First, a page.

27 June – 3 July 2019

Peter Piot speaks to the Financial Times (£) about the Ebola outbreak in DRC and the potential deployment of a new experimental vaccine. Peter said: “This epidemic is extraordinarily difficult to control and we need to use every tool we have.”

Dan Bausch speaks to Science about how the Merck vaccine currently being used in DRC is helping the outbreak. Dan said: “The vaccine is probably one of the major factors that have kept this a smouldering outbreak rather than an explosive one.”

Laura Cornelsen is quoted by the Financial Times (£) on the impact of the sugar tax and whether it has been successful in helping to tackle obesity. The piece comes after Boris Johnson pledges to review the impact of ‘sin taxes’ if he becomes Prime Minister, amid debate about whether fiscal policy is effective in changing human behaviour. Laura said: “There is a great deal of emerging evidence from countries where such measures have been implemented that it does change behaviour, reducing purchases of these products. There is not a lot of evidence that people are switching to products that are equally unhealthy.”

Seb Funk is interviewed by Nature about his work using mathematical models of infectious disease to build statistical predictions of how Ebola spread during the 2014 Ebola outbreak.   

Mark Jit provides expert comment on a new study published in The Lancet, which showed that HPV vaccination programmes have had a substantial impact in reducing HPV infections and precancerous lesions. Mark said: “If we are to realise the dream of eliminating cervical cancer, then we will need to ensure that our limited supplies of vaccines are prioritised to the countries that need them the most.”

Mark’s comments were picked up by The Times (£) and The Guardian

Tom Shakespeare is quoted by The Independent as families of children with special educational needs launch a High Court challenge against the government. They say funding cuts have meant councils are unable to meet their legal obligation to provide education and support to young people with special needs and disabilities. Tom said: “These actions that we are protesting are in violation of human rights. Disabled children do not have human rights in this country.”

Heidi Larson speaks to BBC World Service’s ‘Discovery’ programme about how vulnerable people are if they do not get vaccinated. Heidi said: “It is very rare that any individual or group is against all vaccines, it is usually that they have a particular issue about an ingredient or a particular vaccine and most will absolutely disagree they are anti-vaccine. They just want better vaccines or safer vaccines, it is very nuanced and it doesn’t take a majority to instil doubt and anxiety.”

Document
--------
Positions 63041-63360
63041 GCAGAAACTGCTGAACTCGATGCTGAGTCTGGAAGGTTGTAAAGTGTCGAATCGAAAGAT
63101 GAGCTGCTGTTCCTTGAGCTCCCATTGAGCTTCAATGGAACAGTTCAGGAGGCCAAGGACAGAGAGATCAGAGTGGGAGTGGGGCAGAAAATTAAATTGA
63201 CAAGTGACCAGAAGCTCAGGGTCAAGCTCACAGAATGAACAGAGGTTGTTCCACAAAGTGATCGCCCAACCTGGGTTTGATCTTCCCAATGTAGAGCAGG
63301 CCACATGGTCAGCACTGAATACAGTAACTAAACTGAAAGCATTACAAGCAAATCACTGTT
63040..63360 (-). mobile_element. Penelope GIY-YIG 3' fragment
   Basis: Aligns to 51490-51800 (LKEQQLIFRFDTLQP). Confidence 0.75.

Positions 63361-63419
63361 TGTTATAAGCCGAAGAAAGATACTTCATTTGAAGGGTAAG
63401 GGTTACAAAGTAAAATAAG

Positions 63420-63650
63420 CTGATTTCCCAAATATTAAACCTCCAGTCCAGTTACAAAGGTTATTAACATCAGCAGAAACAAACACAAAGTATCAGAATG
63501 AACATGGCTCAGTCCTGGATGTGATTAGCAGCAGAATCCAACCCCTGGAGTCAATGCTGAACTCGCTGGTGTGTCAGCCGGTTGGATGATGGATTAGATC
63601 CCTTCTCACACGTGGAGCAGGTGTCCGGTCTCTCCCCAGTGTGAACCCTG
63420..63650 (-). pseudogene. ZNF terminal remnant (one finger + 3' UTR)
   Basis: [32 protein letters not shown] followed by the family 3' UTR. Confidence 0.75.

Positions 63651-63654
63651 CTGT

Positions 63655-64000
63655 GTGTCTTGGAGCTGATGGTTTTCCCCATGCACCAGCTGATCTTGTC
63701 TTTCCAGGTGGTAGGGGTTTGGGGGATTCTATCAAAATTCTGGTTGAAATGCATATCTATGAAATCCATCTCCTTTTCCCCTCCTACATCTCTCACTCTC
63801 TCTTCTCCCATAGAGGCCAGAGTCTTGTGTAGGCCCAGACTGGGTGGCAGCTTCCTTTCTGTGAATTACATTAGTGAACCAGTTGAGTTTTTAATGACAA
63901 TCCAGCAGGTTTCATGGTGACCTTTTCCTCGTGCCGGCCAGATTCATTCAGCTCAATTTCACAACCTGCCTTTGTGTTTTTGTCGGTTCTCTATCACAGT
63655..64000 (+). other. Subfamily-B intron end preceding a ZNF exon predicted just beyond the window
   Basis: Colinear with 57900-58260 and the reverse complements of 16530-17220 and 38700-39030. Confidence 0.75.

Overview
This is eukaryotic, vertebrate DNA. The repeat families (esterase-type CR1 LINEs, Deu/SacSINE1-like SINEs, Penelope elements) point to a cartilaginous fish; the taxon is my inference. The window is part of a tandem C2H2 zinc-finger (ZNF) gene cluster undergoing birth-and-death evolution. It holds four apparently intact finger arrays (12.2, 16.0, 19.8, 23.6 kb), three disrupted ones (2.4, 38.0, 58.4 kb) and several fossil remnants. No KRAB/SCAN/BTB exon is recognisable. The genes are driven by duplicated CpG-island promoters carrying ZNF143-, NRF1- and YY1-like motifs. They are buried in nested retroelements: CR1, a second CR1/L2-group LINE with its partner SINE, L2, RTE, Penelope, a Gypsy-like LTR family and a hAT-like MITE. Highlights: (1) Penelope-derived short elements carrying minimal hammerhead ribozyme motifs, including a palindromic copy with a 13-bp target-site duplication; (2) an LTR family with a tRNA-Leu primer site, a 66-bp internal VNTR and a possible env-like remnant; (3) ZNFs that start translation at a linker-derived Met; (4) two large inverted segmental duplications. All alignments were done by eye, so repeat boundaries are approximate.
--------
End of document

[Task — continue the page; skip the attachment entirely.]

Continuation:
Martin McKee is quoted by i News after San Francisco has become the first US city to ban the sale and delivery of e-cigarettes and vapes. Responding to the news, Martin said: “The nicotine in e-cigarettes is not a harmless drug and then there are all these other things such as flavourings that are inhaled. We haven’t had e-cigarettes for long enough to know the true effects. But when we look at the evidence we do have, there are enough grounds for serious concerns.”

Martin also speaks to QRIUS about e-cigarettes, for a piece exploring whether they can help smokers make the switch and stop smoking for good. Martin said: “England is a complete outlier when you look at the international scene. Vaping is safer than smoking, but this does not justify its promotion until we know more.”

Francesca Harris is interviewed by The Hindu Business Line about the trade of selling cereals. Francesca said: “The States that are producing and exporting dominant cereals such as paddy and wheat are, in fact, technically ‘exporting’ their scarce groundwater to other States.”

Brendan Wren comments in BMJ news about an invasive strep A outbreak in Essex. Brendan said: “iGAS are bacteria found in the natural environment and can colonise the throats and skin of humans. The bacteria are usually harmless, but if they penetrate into the bloodstream, they can cause life threatening disease including necrotising fasciitis. Although this outcome is rare, iGAS can release toxins that affect nearby tissue and has previously been referred to as a ‘flesh eating bug’.”

Beate Kampmann is interviewed for an Indus Special (starts 27m 15s in) about vaccine hesitancy in Western Europe. Beate said: “Of course vaccination is a personal choice but quite often people might not understand that their personal choice can impact on other people.”

Kessar Kalim takes part in a webinar for HR Magazine about HR automation. An audience poll revealed that  one in five organisations have not automated any of their HR processes.

Alec Fraser co-authors a blog for LSE exploring how social science can help us to better understand organisational change in healthcare.

On social media

This week’s social media highlight comes from the LSHTM Twitter page. Ahead of the Women’s World Cup semi-final between England and USA, we published a video about odd mosquito behaviour in the insectaries…

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